The 26-year-old is coming off a career season which saw him make his first All-Star team and land a spot on the Olympic team. He’s also set to be an unrestricted free agent at the end of next season.
He has said he is committed to staying in Chicago, but things can change. The Bulls can offer LaVine a lucrative extension, but that new deal would be far less than what he figures to be eligible for in unrestricted free agency at the end of the upcoming campaign.
That status would open LaVine up to free-agent offers from other teams like the New York Knicks and Miami Heat. If LaVine does not accept the Bulls’ offer to sign an extension, they will be at risk of losing him without compensation. Bleacher Report’s Dan Favale says the Bulls cannot afford to take that risk.
Favale advises the Bulls issue their star an ultimatum. Favale wrote:
Chicago can offer him an extension, but he’s not going to sign it. A 120 percent raise off his current salary for 2022-23 (comes to $23.4 million) falls noticeably short of his projected max ($34.7 million). Renegotiating and extending LaVine’s contract is the Bulls’ best shot at sealing the deal before he hits the open market. It allows them to increase next season‘s salary as part of the new contract, dis-incentivizing him from exploring the open market in 2022. But that immediate uptick must be paid in cap space, so if Chicago plans on maxing him out, it’ll need a hair over $14 million spending power. Carving out that much flexibility comes with collateral damage. The Bulls will need to renounce all of their own free agents, including Lauri Markkanen (restricted), and then trim another few million bucks from the payroll. LaVine can simplify the process by taking a tad below his 2021-22 max ($33.7 million) and then hitting his projected 2022-23 max. Even then, though, Chicago burns flexibility to give him a raise rather than improve the roster around him. That’s not LaVine’s problem. He’s earned max-money consideration now. The Bulls need to lay out every scenario possible and see where he stands. If he doesn’t want to sign on the dotted line, or they don’t want to renegotiate-and-extend him, then this becomes a non-decision. He should be available.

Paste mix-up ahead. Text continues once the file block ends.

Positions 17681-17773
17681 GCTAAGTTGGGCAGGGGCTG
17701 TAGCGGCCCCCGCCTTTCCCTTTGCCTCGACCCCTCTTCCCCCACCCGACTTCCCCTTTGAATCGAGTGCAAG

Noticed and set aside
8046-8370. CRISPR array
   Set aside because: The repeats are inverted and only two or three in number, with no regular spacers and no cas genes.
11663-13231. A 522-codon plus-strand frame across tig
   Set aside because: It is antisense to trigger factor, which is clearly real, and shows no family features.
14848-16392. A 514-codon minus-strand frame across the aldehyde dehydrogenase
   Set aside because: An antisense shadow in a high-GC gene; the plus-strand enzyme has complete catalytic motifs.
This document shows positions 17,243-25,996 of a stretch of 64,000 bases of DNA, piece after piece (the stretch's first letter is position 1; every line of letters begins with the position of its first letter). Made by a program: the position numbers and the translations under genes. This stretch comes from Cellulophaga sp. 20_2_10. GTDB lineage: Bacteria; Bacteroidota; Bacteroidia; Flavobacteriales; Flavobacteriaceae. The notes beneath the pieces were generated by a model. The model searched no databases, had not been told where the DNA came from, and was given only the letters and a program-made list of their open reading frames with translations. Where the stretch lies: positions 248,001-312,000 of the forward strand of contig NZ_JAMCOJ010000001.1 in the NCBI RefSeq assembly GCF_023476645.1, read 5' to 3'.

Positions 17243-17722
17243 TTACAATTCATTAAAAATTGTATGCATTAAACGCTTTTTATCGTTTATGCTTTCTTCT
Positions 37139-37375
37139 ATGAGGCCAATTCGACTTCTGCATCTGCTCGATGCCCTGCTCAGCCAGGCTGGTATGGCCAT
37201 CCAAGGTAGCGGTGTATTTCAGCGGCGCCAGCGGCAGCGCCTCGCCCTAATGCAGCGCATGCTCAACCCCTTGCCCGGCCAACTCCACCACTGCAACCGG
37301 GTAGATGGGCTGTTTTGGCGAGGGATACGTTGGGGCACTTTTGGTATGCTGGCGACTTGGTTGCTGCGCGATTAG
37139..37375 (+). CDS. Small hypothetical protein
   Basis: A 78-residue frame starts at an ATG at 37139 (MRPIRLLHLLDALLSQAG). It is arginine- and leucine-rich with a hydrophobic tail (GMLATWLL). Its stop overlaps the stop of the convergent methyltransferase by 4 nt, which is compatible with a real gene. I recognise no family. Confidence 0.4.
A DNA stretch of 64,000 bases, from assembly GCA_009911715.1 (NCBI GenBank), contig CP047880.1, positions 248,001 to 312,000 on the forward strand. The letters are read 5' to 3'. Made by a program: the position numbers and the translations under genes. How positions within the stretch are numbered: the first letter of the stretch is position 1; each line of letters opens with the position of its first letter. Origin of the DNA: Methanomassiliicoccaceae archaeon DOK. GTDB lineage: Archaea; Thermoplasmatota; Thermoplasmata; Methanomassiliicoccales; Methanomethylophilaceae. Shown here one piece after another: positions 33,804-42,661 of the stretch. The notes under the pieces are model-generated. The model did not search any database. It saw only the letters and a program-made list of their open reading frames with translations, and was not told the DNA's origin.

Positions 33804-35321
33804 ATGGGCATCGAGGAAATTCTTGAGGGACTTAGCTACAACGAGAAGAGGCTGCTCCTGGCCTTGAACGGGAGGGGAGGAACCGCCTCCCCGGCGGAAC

That’s a tough pill to swallow, but is it on point?
Losing LaVine Would Be Horrible
Without question, LaVine is the closest thing to a superstar the Bulls have had since Derrick Rose was in his MVP season more than 10 years ago. Jimmy Butler had some strong seasons, but it didn’t feel the same as this time period with LaVine.
It truly feels as though we’re at the cusp of three or four special seasons in a row from the dynamic scorer and budding leader.
To have him leave–in any way–before the team and city gets to enjoy the fruits of LaVine’s labor would be a real shame.
Losing LaVine Without Compensation Would Be Even Worse
As bad as it would be to see LaVine leave Chicago in a trade, it would be even worse if he left as an unrestricted free agent.
Talents like LaVine don’t come along often. When an organization is fortunate enough to have someone like this under contract, it is incumbent on them to maximize the time.
With no playoff appearances to show for during LaVine’s time in Chicago, if he left without getting any thing back would be a waste.
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